World shares after Putin orders troops to east Ukraine
Tokyo’s Nikkei 225 index dropped 2.2per cent and the Hang Seng in Hong Kong fell 3.2per cent in early trading Tuesday. Oil prices jumped, with U.S. crude up 2.8per cent. The future for the S&P 500 dropped 1.7per cent while the contract for the Dow industrials lost 1.5per cent.
U.S. markets were closed on Monday for Presidents Day.
In Europe, shares slipped Monday as investors awaited developments in the Ukraine crisis. Germany’s DAX gave up 2.1per cent. In Paris, the CAC 40 in Paris declined 2per cent. Britain’s FTSE 100 fell 0.3per cent.
Russia’s MOEX index dropped nearly 11per cent. The ruble was down 3.2per cent against the U.S. dollar.
Western powers fear Russia might use skirmishes in Ukraine’s eastern regions as a pretext for an attack on the democracy, which has defied Moscow’s attempts to pull it back into its orbit.
A vaguely worded decree signed by Putin cast the order for troops to move into eastern Ukraine as an effort to maintain peace.” He also recognized the independence of the separatist regions, apparently dashing slim remaining hopes of averting a conflict that could cause massive casualties, energy shortages on the continent and economic chaos around the globe.
The White House issued an executive order to prohibit U.S. investment and trade in the separatist regions, and additional measures likely sanctions were to be announced Tuesday.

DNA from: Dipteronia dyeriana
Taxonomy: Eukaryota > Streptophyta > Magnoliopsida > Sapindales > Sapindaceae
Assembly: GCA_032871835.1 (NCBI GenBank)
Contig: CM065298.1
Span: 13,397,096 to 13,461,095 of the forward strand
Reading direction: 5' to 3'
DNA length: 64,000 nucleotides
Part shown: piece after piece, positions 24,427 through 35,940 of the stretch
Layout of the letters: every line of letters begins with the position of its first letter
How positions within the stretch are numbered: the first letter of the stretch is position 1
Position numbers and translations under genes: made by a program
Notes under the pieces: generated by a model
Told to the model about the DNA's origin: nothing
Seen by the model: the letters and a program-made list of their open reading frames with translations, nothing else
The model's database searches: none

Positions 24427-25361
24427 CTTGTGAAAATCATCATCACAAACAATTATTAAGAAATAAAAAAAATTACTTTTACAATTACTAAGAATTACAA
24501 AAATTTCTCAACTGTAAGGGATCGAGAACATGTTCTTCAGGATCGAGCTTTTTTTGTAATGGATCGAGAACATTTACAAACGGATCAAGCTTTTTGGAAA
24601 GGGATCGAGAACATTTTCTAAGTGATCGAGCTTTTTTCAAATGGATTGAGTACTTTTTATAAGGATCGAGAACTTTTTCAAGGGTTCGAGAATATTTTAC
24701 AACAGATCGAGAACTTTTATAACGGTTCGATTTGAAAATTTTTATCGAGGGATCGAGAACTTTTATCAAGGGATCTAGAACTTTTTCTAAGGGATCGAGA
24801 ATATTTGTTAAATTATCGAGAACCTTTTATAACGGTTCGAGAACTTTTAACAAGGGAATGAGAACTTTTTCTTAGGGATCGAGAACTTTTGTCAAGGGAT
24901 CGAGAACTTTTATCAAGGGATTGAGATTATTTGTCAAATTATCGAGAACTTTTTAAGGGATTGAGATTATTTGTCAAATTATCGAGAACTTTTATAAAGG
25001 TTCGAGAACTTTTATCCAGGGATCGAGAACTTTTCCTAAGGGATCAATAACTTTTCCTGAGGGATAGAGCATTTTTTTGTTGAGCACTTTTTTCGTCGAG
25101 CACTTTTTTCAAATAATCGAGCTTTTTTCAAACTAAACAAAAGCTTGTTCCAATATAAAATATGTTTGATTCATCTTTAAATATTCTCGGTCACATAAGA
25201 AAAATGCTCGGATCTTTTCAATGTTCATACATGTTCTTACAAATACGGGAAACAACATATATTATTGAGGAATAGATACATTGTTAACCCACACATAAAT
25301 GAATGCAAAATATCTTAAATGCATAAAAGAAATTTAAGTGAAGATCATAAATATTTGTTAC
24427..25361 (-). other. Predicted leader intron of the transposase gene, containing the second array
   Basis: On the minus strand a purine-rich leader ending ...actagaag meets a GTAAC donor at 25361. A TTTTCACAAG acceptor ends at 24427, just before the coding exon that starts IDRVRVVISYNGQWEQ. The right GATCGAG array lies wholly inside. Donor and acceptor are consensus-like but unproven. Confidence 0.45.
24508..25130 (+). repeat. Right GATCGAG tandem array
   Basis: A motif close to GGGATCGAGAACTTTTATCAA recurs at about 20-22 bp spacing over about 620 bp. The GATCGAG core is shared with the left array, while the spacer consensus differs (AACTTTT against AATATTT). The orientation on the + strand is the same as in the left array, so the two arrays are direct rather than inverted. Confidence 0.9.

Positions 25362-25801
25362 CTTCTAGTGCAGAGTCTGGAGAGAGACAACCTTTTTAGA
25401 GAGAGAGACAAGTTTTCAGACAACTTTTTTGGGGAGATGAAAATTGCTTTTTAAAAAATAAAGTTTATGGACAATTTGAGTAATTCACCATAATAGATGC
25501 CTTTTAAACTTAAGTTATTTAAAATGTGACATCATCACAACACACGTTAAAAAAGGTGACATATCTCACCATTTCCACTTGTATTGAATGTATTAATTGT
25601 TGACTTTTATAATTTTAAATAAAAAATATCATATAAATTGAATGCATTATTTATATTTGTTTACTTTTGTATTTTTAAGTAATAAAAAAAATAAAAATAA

In Asian trading, the Nikkei 225 in Tokyo was down 582.97 points at 26,327.90 while Hong Kong’s Hang Seng gave up nearly 800 points to 23,390.29. South Korea’s Kospi lost 1.8per cent to 2,693.38 and the Shanghai Composite index fell 1.2per cent to 3,448.49. Australia’s S&P/ASX 200 lost 1.4per cent to 7,134.50.
Russia is a major energy producer and the tensions have led to extremely volatile energy prices.
U.S. benchmark crude oil advanced USD2.42 to USD92.63 per barrel in electronic trading on the New York Mercantile Exchange.
Brent crude, the international pricing basis, added USD1.38 to USD96.77 per barrel.
The tensions in Eastern Europe have added to worries over how the world’s central banks, especially the U.S. Federal Reserve, will act to counter surging inflation
Outbreaks of coronavirus fueled by the highly contagious omicron variant are another worry.
On Wall Street on Friday, stocks capped a week of volatile trading on Wall Street with a broad sell-off.
The S&P 500 and Dow Jones Industrial Average both slipped 0.7per cent. The Nasdaq composite bore the brunt of the selling, skidding 1.2per cent. Small company stocks also fell, with the Russell 2000 index down 0.9per cent.
Treasury yields have fallen as investors shift money into the safety of U.S. bonds. The yield on the 10-year Treasury, which affects rates on mortgages and other consumer loans, sank to 1.85per cent by early Tuesday from 1.93per cent on Monday.
In currency trading, the U.S. dollar slipped to 114.62 Japanese yen from 114.74 yen late Monday. The euro fell to USD1.1300 from USD1.1312